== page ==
Cardiovascular disease is the leading cause of death in America, and Arkansas is third in the country for the most deaths related to heart disease. Approximately 750,000 people in the U.S. have heart attacks each year, and of those, about 116,000 die. While these numbers are staggering, statistics show that by recognizing the early signs of a heart attack or stroke and taking action, many of these deaths could be prevented. In honor of February being heart month, we’re working to educate our community on how to prevent a heart attack, how to recognize the early signs, and what to do if you or someone you know has a heart attack.
Saving lives starts with understanding who is at risk for having a heart attack and recognizing who around you may be affected.
What are the RISK FACTORS?
These are the general risk factors. Discuss your risk with your doctor.
• Intermittent chest pain, pressure, burning, aching, or tightness
• A family history of cardiovascular disease
• High blood pressure
• Overweight status or obesity
• Sedentary lifestyle
• Using tobacco products
• Metabolic disease, diabetes or other illnesses
• For women it can also include birth control pills, a history of pre-eclampsia, gestational diabetes or having a low birth weight baby
What is the difference? MEN vs WOMEN
Some heart attack symptoms can be different between men and women. Why does it matter? Women may be less likely to seek immediate medical care, which can cause more damage to the heart.
• Men normally feel pain and numbness in the left arm or side of chest, but in women, these symptoms may appear on the right side.
• Women may feel completely exhausted, drained, dizzy or nauseous.
• Women may feel upper back pain that travels up into their jaw.
• Women may think their stomach pain is the flu, heartburn or an ulcer.
What are ATYPICAL PRESENTATIONS?
In an atypical presentation, the signs and symptoms are different. How? The patient may not complain about pain or pressure in the chest. Be alert for the following:
• A sharp or “knife-like” pain that occurs with coughing or breathing.
• Pain that spreads above the jawbone or into the lower body.
• Difficult or labored breathing.
Understanding the Early Signs of Heart Attack
The next step towards saving lives is to understand the early signs of a heart attack and what to do if you experience them. These signs include:
Chest Discomfort – Most heart attacks involve discomfort in the center of the chest that lasts more than a few minutes, or that may go away and then return. It can feel like uncomfortable pressure, squeezing, fullness or pain.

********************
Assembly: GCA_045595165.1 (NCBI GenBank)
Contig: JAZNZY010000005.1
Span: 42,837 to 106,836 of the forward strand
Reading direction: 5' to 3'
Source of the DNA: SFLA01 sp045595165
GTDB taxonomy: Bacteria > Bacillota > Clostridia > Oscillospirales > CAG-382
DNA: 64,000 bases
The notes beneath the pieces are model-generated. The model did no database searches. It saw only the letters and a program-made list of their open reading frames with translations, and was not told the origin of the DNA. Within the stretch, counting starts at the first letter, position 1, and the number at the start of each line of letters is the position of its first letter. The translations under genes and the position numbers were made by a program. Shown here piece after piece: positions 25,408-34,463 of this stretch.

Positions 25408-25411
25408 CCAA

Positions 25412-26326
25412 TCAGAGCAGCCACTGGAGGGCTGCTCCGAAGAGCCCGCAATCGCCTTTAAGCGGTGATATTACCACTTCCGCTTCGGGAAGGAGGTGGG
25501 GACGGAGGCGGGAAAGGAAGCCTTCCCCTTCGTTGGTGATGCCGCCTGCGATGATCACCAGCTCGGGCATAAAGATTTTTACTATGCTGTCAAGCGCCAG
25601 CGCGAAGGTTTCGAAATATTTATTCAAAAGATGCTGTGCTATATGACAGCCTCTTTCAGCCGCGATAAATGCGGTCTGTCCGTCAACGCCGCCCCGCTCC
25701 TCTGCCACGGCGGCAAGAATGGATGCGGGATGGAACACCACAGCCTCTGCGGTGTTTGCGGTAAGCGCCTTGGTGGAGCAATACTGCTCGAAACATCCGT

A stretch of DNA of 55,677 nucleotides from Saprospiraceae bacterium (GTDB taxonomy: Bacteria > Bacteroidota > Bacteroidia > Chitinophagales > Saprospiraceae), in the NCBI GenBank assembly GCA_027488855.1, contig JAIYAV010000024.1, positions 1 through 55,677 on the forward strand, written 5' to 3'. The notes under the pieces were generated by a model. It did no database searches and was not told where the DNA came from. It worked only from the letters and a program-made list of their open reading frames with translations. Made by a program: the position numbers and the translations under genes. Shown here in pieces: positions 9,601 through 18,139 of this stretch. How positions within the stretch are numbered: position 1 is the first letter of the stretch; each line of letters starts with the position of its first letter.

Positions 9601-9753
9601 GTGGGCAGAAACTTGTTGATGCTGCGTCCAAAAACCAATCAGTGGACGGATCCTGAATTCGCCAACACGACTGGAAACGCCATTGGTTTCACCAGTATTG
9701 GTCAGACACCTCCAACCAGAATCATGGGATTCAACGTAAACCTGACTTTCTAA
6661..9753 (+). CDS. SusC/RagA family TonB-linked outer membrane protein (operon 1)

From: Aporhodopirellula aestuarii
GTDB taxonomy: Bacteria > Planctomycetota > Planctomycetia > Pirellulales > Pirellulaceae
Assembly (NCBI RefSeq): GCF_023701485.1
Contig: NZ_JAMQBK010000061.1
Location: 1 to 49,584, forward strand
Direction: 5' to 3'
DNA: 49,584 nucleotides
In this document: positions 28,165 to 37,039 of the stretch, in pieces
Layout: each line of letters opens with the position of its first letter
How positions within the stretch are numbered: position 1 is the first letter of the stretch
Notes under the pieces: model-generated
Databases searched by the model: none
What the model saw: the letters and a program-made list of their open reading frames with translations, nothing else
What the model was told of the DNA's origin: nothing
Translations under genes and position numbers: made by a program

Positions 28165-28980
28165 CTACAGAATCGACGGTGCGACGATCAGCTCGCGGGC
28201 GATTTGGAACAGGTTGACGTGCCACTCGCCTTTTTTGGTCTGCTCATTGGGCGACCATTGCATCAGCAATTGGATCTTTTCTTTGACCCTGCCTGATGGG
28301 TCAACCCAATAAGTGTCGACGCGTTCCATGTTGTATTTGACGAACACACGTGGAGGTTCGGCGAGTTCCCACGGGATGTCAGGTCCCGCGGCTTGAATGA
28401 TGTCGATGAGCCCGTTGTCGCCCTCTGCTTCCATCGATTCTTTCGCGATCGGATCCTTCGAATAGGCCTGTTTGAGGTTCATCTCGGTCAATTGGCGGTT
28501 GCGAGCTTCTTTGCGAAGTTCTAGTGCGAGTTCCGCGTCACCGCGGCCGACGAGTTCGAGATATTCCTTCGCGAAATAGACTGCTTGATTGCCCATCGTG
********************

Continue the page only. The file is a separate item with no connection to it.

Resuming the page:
Discomfort in other areas of the upper body – Symptoms can include pain or discomfort in either or both arms, the back, neck, jaw or stomach.
Shortness of breath – This can occur with or without chest discomfort.
Other signs – Other possible signs include breaking out in a cold sweat, nausea or lightheadedness.
Together with the American Heart Association, Saline Health System is asking people to take the EHAC (Early Heart Attack Care) Pledge from the Deputy Heart Attack Program from the American College of Cardiology. This pledge states:
“I understand that heart attacks have beginnings that may include chest discomfort, shortness of breath, sweating, shoulder and/or arm pain, and weakness. These may occur hours or weeks before the actual heart attack. I solemnly pledge that if it happens to me or anyone I know, I will call 9-1-1 or activate our Emergency Medical Services.”
If you do miss the early signs and someone collapses, it’s important to stay calm, call 9-1-1 and begin hands-only CPR. It takes just minutes to learn, but you could be adding years to someone’s life. If an AED is available, deploy it as soon as possible. AED’s provide easy to follow verbal instructions in order to help someone. If you’re interested in learning more about hands-only CPR, visit heart.org/handsonlycpr.
As the Cardiac Cath Lab Director, I’m passionate about making our communities healthier by providing education, resources and support around heart care. Learn more about heart care in our community by visiting salinememorial.org/heart-vascular.
Information for this article provided by the American College of Cardiology Deputy Heart Attack Program and the American Heart Association.